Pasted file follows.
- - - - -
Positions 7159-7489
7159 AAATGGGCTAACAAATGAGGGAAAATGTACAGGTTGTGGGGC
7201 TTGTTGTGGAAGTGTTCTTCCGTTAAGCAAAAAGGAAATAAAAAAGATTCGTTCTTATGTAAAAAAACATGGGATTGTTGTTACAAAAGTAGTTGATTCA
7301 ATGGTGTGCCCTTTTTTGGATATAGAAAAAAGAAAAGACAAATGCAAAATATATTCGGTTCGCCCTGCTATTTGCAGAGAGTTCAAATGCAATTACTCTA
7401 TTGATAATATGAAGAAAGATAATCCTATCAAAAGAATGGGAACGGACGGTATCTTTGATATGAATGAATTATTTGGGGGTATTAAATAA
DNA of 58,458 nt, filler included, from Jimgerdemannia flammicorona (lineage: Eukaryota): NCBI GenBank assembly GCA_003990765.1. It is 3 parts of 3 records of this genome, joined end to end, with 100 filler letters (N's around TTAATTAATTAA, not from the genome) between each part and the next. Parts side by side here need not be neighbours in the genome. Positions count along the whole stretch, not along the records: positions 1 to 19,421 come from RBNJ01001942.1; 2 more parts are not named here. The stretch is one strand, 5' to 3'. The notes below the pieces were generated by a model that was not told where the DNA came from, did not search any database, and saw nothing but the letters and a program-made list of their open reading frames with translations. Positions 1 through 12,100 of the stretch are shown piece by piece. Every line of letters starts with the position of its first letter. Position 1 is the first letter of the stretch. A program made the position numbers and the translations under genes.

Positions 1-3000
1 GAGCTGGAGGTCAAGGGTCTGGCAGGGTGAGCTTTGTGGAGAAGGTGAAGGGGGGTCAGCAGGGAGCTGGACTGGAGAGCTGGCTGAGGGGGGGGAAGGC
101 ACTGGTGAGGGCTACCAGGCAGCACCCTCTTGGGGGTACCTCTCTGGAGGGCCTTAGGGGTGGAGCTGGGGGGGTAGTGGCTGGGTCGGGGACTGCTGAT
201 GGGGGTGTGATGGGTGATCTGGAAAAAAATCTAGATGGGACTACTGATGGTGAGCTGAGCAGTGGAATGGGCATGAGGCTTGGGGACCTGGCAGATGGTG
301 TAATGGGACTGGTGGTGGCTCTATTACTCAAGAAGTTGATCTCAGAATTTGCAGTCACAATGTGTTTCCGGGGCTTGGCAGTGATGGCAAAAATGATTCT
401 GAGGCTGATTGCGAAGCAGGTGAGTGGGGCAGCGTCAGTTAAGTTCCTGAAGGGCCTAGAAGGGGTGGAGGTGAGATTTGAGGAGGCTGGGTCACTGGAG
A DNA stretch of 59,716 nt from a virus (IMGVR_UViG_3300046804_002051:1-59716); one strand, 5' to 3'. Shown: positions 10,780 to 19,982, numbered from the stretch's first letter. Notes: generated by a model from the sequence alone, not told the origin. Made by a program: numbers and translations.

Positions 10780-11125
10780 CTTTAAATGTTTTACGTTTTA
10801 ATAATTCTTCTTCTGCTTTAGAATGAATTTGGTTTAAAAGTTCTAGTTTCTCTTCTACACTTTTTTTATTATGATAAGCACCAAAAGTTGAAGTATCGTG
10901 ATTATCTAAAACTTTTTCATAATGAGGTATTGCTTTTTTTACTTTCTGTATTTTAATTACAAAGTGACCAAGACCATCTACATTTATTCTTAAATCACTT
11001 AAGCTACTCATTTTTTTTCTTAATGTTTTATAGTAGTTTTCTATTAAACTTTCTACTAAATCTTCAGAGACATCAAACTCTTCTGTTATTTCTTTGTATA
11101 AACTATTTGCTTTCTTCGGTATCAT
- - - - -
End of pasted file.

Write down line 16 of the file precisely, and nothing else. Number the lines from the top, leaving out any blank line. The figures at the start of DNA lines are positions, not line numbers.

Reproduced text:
10801 ATAATTCTTCTTCTGCTTTAGAATGAATTTGGTTTAAAAGTTCTAGTTTCTCTTCTACACTTTTTTTATTATGATAAGCACCAAAAGTTGAAGTATCGTG